In reading slave narratives, free from Kindle, I found accounts that seem to be likely bigfoot encounters. I offer a few below, verbatim. These were written down about 1936 by government employees tasked to gather from former slaves their accounts of life in slavery.
I am SO sorry for the terrible, racist-sounding dialect some of these are written in. I hope you can ignore that and glean the important facts and details from the stories. You will also encounter terms like “darkie” and the letter-after-m word that we, today, will find offensive, but bear in mind the context and that this informs us about the times and culture in which former slaves lived.
Really, I am so, so sorry. It’s just appalling.
“I ‘magines I seed ghosties two, three times. I used to range round at nighttime. I rides through a old slavery field and de folks tell me, ‘Harry, you better be careful gwine ‘cross dat old field. They’s things dere what makes mules run ‘way. One night it am late and my mule run ‘way. I make my mind I go back and see what he run from and somethin’ am by de fence like de bear stand up straight. It stand dere ’bout fifteen minutes while I draws my best ‘pinion of it. I didn’t get any nearer dan to see it. A man down de road tell me de place am hanted and he dunno how many wagons and mules git pull by dat thing at dat place.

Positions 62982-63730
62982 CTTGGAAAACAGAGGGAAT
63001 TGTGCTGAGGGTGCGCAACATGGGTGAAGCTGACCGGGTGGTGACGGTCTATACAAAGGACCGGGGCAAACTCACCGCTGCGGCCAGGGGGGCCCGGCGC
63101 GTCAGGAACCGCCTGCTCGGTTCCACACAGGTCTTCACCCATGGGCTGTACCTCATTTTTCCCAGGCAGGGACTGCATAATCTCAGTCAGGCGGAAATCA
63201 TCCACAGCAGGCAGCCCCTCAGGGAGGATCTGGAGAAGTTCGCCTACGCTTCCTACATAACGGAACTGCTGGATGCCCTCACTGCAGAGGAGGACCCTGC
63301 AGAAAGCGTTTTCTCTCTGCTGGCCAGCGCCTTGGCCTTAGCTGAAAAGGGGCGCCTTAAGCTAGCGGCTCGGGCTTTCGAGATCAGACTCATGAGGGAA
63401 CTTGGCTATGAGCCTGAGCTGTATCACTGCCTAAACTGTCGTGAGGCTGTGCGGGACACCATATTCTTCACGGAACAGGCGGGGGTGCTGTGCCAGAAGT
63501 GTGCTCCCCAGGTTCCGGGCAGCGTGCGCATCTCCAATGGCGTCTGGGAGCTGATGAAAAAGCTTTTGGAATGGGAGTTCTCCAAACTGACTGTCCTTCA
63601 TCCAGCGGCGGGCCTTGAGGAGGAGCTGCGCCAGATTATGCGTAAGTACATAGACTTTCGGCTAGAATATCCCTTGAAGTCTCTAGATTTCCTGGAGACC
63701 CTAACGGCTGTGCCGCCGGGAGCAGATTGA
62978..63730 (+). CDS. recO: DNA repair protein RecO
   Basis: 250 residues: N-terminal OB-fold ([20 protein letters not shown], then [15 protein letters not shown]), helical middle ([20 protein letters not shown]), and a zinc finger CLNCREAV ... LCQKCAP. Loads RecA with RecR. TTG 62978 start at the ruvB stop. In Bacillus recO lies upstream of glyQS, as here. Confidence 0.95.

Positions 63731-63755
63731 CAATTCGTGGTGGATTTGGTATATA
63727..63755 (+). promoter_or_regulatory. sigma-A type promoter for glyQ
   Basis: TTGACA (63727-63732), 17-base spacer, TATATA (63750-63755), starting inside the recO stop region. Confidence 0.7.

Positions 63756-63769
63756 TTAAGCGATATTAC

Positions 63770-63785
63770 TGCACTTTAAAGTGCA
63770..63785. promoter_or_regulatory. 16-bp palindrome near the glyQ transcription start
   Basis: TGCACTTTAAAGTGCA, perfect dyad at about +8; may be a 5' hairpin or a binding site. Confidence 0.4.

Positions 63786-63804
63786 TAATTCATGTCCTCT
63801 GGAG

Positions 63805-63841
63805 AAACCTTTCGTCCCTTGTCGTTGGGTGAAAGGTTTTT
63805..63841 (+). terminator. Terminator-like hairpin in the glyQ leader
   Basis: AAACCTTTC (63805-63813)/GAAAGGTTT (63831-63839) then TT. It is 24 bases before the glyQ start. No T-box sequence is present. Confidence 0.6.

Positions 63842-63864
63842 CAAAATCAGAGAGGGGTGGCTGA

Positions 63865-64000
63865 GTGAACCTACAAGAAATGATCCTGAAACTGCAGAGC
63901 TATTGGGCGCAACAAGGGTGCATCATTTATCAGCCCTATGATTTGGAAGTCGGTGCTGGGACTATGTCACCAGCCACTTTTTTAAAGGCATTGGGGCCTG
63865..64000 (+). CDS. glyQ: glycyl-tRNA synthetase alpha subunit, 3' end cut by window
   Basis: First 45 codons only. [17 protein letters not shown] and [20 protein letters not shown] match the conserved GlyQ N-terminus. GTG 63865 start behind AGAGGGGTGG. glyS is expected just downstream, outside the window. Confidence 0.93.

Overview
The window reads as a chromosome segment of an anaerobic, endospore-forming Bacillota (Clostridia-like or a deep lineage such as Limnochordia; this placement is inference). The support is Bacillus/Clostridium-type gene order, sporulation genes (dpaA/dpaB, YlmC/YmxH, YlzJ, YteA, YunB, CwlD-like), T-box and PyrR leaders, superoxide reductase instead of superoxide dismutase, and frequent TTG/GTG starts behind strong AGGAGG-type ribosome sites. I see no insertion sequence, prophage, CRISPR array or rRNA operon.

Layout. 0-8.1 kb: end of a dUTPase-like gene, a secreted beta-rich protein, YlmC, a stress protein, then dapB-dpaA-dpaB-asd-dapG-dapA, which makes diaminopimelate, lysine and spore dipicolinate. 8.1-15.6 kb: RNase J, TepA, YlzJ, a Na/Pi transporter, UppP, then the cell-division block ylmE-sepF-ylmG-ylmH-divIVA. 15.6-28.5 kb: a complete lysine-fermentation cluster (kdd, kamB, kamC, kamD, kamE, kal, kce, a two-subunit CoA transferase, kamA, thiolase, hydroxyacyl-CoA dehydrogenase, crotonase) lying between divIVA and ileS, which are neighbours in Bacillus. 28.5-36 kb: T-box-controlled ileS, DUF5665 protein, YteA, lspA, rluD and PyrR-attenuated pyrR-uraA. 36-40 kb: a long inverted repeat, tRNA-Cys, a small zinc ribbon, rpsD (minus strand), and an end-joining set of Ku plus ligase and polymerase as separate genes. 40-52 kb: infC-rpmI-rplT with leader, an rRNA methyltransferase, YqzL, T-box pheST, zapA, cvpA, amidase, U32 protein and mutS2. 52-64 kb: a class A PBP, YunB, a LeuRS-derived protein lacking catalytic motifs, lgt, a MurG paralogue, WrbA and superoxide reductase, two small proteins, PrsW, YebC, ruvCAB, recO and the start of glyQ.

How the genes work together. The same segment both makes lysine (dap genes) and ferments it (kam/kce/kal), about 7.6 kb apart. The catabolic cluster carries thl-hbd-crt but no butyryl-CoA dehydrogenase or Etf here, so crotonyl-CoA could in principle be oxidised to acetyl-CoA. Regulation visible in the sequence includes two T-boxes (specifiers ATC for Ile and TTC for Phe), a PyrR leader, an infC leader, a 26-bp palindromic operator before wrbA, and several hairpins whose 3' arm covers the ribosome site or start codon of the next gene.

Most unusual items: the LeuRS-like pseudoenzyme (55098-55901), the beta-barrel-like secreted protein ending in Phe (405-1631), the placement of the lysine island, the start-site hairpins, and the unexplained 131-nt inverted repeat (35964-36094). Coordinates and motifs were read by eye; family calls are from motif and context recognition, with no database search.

Work Projects Administration (2010-02-16). Slave Narratives: a Folk History of Slavery in the United States From Interviews with Former Slaves Texas Narratives, Part 1 (Kindle Locations 667-671). Public Domain Books. Kindle Edition.
“Marse Glenn had 64 slaves. On Sat’day night, de darkies would have a little fun on de side. A way off from de big house, down in de pastur’ dar wuz about de bigges’ gully what I is ebber seed. Dat wuz de place whar us collected mos’ ev’ry Sa’day night fer our lil’ mite o’ fun frum de white folks hearin’. Sometime it wuz so dark dat you could not see de fingers on yo’ han’ when you would raise it fo’ your face.